WASHINGTON (AP) — The U.S. government took a step toward regulating the $800 trillion derivatives market, listing transactions that would fall under new financial regulatory rules.
Derivatives are financial instruments that contributed to the 2008 financial crisis. They are used to hedge against future price fluctuations of an underlying commodity or security. But they were also used to bet against the housing market ahead of the crisis.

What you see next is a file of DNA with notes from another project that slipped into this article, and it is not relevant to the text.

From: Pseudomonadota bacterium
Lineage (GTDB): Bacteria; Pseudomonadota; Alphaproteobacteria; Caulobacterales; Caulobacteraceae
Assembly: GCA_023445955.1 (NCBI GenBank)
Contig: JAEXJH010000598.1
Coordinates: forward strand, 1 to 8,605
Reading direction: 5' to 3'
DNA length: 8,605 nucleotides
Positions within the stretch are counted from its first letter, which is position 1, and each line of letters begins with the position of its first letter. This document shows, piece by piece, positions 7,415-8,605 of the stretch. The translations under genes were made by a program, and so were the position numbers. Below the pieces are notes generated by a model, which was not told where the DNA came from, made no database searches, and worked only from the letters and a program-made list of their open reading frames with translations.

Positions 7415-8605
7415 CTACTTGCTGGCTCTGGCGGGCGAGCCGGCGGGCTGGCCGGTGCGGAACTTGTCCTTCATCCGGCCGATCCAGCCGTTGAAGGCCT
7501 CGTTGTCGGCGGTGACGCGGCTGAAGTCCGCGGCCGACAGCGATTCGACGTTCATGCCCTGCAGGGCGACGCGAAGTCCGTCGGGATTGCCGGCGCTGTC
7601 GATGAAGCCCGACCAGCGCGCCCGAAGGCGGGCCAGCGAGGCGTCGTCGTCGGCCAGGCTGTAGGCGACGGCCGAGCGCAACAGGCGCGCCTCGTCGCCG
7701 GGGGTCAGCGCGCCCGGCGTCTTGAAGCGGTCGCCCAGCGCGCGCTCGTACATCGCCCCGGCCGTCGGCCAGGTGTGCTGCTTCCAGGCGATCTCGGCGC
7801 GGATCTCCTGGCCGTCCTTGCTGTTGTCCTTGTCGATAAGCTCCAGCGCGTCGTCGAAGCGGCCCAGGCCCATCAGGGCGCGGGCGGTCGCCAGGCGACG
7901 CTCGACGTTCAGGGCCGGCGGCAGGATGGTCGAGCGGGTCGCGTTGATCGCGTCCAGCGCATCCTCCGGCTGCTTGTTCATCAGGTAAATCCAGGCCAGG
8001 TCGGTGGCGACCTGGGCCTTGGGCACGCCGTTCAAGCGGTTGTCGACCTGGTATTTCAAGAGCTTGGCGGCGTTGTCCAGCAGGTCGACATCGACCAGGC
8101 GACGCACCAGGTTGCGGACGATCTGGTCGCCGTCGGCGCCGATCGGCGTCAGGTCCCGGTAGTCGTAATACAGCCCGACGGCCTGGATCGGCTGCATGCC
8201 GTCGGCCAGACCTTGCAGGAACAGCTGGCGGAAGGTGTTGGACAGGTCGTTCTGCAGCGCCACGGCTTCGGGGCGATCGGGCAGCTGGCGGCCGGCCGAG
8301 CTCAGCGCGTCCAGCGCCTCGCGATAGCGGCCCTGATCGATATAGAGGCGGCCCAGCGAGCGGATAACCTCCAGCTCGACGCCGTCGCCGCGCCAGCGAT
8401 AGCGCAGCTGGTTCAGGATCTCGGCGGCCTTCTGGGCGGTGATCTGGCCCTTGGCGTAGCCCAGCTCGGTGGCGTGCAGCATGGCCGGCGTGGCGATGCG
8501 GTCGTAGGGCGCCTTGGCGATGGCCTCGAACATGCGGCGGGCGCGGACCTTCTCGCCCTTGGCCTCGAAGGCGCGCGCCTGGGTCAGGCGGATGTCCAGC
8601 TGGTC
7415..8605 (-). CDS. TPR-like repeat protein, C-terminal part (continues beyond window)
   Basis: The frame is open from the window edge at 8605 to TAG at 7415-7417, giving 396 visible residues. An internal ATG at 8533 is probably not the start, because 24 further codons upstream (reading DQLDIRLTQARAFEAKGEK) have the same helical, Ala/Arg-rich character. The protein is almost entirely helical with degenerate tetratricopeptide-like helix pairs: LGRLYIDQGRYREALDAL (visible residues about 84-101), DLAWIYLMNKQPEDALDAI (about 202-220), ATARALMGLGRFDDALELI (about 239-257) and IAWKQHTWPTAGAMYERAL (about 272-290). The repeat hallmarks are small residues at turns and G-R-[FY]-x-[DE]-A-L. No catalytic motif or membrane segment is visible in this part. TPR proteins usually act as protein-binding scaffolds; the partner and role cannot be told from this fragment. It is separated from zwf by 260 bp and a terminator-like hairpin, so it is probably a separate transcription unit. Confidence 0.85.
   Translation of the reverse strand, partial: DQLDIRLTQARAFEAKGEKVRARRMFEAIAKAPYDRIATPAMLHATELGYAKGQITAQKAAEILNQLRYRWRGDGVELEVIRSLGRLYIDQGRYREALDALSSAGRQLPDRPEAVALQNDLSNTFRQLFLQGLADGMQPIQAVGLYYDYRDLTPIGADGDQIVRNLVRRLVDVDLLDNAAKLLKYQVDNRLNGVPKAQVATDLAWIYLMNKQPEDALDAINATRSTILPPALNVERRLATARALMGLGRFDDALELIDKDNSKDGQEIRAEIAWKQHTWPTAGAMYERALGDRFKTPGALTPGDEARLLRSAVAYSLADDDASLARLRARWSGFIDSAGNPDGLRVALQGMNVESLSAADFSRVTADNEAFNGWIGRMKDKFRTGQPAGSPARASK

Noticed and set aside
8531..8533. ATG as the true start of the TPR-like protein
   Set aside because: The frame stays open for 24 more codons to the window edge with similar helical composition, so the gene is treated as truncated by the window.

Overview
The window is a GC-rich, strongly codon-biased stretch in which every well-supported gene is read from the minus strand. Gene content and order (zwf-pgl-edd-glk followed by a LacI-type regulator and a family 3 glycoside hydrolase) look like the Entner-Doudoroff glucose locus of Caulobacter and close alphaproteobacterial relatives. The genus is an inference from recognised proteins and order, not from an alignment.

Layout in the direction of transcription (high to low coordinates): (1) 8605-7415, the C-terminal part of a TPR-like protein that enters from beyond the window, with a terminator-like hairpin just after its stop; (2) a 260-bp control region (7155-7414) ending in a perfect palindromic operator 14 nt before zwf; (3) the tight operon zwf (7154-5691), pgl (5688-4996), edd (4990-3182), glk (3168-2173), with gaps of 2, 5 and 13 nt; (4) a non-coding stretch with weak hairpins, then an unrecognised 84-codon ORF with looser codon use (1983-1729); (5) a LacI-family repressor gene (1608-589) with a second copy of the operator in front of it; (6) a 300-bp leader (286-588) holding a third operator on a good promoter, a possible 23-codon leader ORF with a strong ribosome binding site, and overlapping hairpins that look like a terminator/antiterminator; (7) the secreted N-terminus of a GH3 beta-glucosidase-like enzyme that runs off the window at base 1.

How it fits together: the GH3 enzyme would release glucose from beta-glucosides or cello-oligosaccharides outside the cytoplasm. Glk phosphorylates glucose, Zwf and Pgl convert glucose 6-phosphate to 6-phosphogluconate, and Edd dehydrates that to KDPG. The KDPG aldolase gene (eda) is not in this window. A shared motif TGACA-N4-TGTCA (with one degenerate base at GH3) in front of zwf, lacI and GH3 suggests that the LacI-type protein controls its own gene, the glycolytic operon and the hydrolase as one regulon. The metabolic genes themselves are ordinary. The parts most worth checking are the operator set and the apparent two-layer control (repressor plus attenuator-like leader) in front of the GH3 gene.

The Commodity Futures Trading Commission voted Tuesday to subject credit default swaps, foreign-exchange swaps and interest-rate investments to the rules, which take effect this fall.
Most types of insurance, which are also used to minimize risk, won't come under the regulations, the CFTC said. And even those on the list could be exempt if investors can show they bought them solely to hedge against risks.